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Community | 22nd March 2021
 

German film crew on Langholm Moor

 
 
 

LANGHOLM Moor showed its wildest side when a German TV crew spent four hours filming a documentary about the community buy-out last Friday.

A bitterly-cold wind and freezing rain showers swept across the moor as the hardy crew and even hardier locals did their best in the horrible conditions to tell the story of the buy-out to create the Tarras Valley Nature Reserve and what it means to residents.

The crew, who are based in ARD’s London office, are currently touring Scotland for three weeks, taking in Edinburgh, Glasgow, the Highlands and the Borders.

As well as speaking to the team at the Langholm Initiative about the buy-out they interviewed Ed Morris who manages the Borders Estate at Buccleuch.

Margaret Pool, who chairs the Initiative, and volunteer Mairi Telford Jammeh welcomed the company’s presenter, producer, cameraman and soundman to the tourist hub in Welcome to Langholm where, over coffee and cakes, they explained the history behind and process of buying the moor.

It was in May 2019 that Buccleuch announced it was to sell 10,500 acres of the moor which contained both a Site of Special Scientific Interest and a Special Protection Area, a European designation awarded for the site’s breeding hen harriers.

By last October, the Initiative had raised £3.8m, sufficient to buy 5,200 acres of the southern half of the land for sale through donations from various organisations and the public.

Negotiations continue with Buccleuch over buying the rest of the land which would mean running another fundraising campaign.

Margaret recommended that their visitors read the poem Scotland Small by Hugh MacDiarmid at his memorial.

It counters any comments, which have been made, that the moor is just “a desert”.

Margaret said: “It’s a fantastic eco-system with a range of species, including reptiles and mammals.

“There are some quite rare plants at the southern end of the valley which is a different eco-system. It’s like a mini-rainforest with rare butterflies and insects.

“It seems we have a very rare bee here so contacted a woman from the Bumblebee Conservation Trust who is coming to do a survey during the summer. It is a little black bee, peculiar to Scotland.”

Depending on whether they were successful with their bid to buy the Upper Tarras Valley, they would like to convert the former farmstead at Lodge Gill into a field centre and bunkhouse.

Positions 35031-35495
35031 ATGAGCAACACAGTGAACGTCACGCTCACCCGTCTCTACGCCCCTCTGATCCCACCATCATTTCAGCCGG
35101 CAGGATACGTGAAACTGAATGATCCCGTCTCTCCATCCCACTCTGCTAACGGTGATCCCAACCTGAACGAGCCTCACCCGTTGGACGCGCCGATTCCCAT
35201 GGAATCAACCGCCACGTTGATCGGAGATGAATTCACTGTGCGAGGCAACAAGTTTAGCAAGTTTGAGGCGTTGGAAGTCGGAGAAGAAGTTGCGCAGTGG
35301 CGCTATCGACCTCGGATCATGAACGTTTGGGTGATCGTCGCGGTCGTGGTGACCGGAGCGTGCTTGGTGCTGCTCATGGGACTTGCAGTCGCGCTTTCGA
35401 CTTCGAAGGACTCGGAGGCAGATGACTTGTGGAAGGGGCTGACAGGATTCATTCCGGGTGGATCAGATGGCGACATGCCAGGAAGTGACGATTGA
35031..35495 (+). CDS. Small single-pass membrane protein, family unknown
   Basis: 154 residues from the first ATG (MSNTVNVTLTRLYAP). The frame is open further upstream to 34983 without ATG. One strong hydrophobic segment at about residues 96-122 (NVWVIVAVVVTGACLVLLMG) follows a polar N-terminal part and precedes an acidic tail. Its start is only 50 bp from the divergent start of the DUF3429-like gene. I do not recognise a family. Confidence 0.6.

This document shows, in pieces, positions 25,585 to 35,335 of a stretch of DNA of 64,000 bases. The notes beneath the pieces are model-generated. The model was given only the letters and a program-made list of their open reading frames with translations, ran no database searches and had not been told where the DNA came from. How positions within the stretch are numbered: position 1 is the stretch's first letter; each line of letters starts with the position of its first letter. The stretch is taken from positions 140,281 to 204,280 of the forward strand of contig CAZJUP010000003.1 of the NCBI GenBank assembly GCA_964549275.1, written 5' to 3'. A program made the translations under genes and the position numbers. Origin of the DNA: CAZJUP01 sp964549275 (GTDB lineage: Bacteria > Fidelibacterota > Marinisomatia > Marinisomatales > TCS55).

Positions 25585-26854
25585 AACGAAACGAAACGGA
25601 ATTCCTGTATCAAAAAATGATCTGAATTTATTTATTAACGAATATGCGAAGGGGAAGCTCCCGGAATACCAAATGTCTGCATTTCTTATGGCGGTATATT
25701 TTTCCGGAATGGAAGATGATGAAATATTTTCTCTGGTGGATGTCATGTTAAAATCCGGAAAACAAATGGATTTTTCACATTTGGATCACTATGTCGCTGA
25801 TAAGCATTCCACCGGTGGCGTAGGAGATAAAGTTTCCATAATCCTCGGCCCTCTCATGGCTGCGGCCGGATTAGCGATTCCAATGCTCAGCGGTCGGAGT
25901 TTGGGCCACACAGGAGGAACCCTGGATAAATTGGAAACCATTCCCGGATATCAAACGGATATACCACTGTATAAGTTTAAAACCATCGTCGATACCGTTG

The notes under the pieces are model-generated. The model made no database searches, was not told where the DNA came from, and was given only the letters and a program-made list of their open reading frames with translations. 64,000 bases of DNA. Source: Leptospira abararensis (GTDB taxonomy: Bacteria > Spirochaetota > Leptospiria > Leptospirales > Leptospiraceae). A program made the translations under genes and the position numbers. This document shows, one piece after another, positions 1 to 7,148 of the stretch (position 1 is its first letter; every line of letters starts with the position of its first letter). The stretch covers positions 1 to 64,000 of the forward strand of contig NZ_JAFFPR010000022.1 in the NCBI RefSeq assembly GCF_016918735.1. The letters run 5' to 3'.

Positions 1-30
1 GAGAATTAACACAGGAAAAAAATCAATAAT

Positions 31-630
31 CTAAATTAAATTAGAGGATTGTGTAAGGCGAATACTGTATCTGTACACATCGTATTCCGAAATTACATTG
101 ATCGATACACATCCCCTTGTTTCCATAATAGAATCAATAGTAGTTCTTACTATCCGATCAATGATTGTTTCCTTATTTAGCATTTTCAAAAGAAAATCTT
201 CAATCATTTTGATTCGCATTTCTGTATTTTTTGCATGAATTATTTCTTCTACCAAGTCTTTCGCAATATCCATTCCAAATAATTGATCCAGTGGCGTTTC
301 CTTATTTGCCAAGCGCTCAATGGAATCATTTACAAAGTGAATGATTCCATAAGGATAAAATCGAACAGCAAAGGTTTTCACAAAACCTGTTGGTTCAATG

It was burnt down some years ago and there was only a shell left. Cooms Farm would also be included in this second plot.

Mairi told them there were many myths and legends associated with the moor and it was famous for its connections with the Border Reivers.

She said: “The Reivers knew their way across Tarras Moss and hid there with the cattle and sheep they had stolen.

“We also have the Common Moss where the Common Riding takes place and the boundaries are marked. It has a great deal of cultural significance.”

Mairi and Margaret discussed people’s sense of belonging when they went up to the Tarras Valley and that it made them feel very much at home whether they were a Langholm native or had settled here.

Andrew spends a lot of time on the moor, walking many miles and enjoying the wildlife.

He very much welcomed the buy-out and the chance the moor will be given to regenerate and, in time, find its own balance.

He said: “There used to be too many grouse when it was managed for shooting; it will have a better balance.

“Everything will find its own natural level and that’s much better.

“If we hadn’t bought it, it would probably have ended up as forestry or a windfarm so I’m very happy this buy-out has happened.

He is somewhat surprised by all the media attention the buy-out has been getting because it was such a backwater but it was a good thing, both for the project and for its funding.

He added: “There’ve been lots of hen harriers over the past 30 years or so and it’s a bit of a haven for them.”

Also joining the group on the moor was Langholm Academy pupil Cerys Gough, who has now done several interviews about the moor and what it means to young people, said she was interested in the environmental aspect of the regeneration.

Margaret now hopes the documentary will give them a boost from the German tourist market and touch base with people who care about the environment.

 
 
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